Thompson said he has not been approached by any schools yet interested in switching to the MWC.

"I've talked to a lot of people in the hallways, but no formal presentations have ever been brought to me," he said. "We're not even at the point to talk about (which teams might be added)."

And just because the conference has gone ahead with the subcomittee to determine its expansion options, Thompson said there still is no guarantee that the Mountain West will add teams.

"I think they're very pleased with the eight teams in this conference," Thompson said referring to the MWC presidents. "This is just a process to determine if we can make the conference better, to strengthen ourselves if we did expand. That's why it's even taken four years to take this first step and even look at the possibility of expansion."

As for rumors that MWC stalwarts BYU and Utah could be targets if the Pac-10 Conference expanded to 12 teams, Thompson didn't seemed fazed.

"I have no concern about that," Thompson said, pointing out that Utah president Dr. J. Bernard Machen and BYU president Dr. Cecil Samuelson are on the Executive Committee that will oversee the conference's expansion prospects. "I'm not concerned that anybody would leave the Mountain West Conference at this point."



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PostPosted: Thu Jun 05, 2003 12:14 pm 
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The MWC if it wants to go to 12 (as it probably must to have a shot at a BCS slot) will have four spots available, and will probably play it by ear with Wyoming.

If the conference wants to move up in the world, they must invest in the available Texas teams (once C-USA is raided) TCU, Houston, and SMU. They have to expand into large markets, and these are the only ones available. Fresno is the other given. These moves would add markets and would make the MWC the only conference with a significant presence in both Cali and Texas. Might as well go for Tulsa too. The conference could use the basketball boost and Oklahoma has talent in both sports. This would dramatically improve the conference's potential to recruit, I believe in both sports. Better TV, plus more tourney invites, plus a possible BSC spot, plus a title game = more interest from both fans and recruits.

If Wyoming gets booted, the final slot is tougher to fill. Nevada, while a very nice fit and great for the UNLV rivalry, doesn't bring much potential for improvement for the conference as a whole. It should boil down to Hawaii, for their market and bowl ties, Boise St. for their rapid improvement, fan support, and reltively convenient location, and UTEP. I'd probably go for Boise. They probably have the most potential in football success, they'd fit well in the west, they'd bring their own bowl (such as it is) and if they start winning division titles they'd probably have every eye in the state glued on the tv set.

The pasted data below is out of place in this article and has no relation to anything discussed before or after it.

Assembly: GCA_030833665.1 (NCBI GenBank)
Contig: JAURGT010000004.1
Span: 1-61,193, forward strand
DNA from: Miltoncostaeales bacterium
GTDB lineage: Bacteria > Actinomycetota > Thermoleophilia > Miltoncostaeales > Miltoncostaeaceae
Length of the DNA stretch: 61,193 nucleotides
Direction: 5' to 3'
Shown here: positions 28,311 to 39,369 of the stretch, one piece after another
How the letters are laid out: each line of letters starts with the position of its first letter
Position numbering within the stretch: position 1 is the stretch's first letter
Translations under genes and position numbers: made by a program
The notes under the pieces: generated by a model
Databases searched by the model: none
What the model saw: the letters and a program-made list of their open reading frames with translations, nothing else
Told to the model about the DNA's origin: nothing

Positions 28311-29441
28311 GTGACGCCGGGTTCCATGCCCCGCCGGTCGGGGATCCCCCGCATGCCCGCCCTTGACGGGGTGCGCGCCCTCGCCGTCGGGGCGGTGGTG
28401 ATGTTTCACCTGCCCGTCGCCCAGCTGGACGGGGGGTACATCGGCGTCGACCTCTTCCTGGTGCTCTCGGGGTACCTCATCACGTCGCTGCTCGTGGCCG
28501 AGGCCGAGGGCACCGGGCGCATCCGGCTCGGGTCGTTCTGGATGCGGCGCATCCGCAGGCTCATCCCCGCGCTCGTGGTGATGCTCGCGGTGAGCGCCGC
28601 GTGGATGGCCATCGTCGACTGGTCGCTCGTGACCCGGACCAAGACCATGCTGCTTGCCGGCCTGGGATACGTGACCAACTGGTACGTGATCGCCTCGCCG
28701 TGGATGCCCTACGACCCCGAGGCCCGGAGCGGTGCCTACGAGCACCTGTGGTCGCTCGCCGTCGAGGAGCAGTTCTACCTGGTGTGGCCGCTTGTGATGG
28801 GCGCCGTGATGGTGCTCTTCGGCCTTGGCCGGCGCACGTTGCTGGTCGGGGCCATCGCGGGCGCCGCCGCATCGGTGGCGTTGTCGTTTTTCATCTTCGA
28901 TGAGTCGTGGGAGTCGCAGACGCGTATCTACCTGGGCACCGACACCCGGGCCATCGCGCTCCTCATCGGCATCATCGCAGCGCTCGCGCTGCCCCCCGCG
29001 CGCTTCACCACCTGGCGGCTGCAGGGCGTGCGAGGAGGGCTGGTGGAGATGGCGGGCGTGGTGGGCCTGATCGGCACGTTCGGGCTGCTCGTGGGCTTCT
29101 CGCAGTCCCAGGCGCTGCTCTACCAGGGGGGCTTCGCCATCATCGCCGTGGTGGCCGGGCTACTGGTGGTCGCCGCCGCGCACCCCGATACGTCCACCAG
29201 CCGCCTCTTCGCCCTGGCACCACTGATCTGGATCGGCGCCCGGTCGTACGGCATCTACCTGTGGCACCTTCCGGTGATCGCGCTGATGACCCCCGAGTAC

West

Boise St.
BYU
Fresno St.
New Mexico
UNLV
Utah

East

Air Force
Colorado St.
Houston
SMU
TCU
Tulsa

If, however, the conference just wants to go to 9, and they have big problems with Fresno's academics, then they should go cheap and snag Nevada.


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PostPosted: Thu Jun 05, 2003 12:34 pm 
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ACCNole32, your alignment looks interesting for the MWC, however, don't think the conference wants to expand east.

Surprising Boise State and Nevada are considered the front runners. The other two teams that most in the west want is Fresno State and Hawaii.

The WMC is not going to kick Wyoming out unless the school make that choice. Wyoming was selected as the 8 members on the break out from the WAC. Wyoming was selected over TCU, Fresno State, Hawaii, etc.

I think the more likely scenario for the MWC is:

East: BYU, Utah, Wyoming, Colorado State, Air Force, New Mexico

West: Boise State, Nevada, UNLV, Fresno State, San Diego State, Hawaii

Much like the ACC is controlled by the NC schools, the MWC is influenced by the Utah schools. Those schools would favor a western expansion to ease travel.



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PostPosted: Thu Jun 05, 2003 12:39 pm 
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Makes sense, but I think they're missing out.

Maybe the lone exception will be TCU, purely for a BCS shot? They're making a mistake by going to 12 if they're only looking west. If they were going to 9 or 10 it would make more sense.

If you're right, sounds like the WAC may have the last laugh. Those schools could fall right into their lap.


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PostPosted: Thu Jun 05, 2003 1:00 pm 
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ACCNole32, while I like TCU, don't think they are close to a Miami that can make a BCS conference by just being there. If that were the case, Conf USA would already be a BCS conference.

TCU is in a difficult possition unless the Big 12 becomes unstable. Really don't see this happening as the Big 12 is actually the best conference right now.

TCU is too far west for the Big East and too far east for the Mountian West. Other than offering the metro plex, they really dont' bring enough to justify the cost of travel for either the MWC or the Big East. Both the MWC and new Big East conference will be included in the BCS arrangement when the contract is renewed.

TCU better hope the Big 10 get Missouri or else they may be stuck in a remake of the old SWC which will not be any better than the future Conf USA left overs.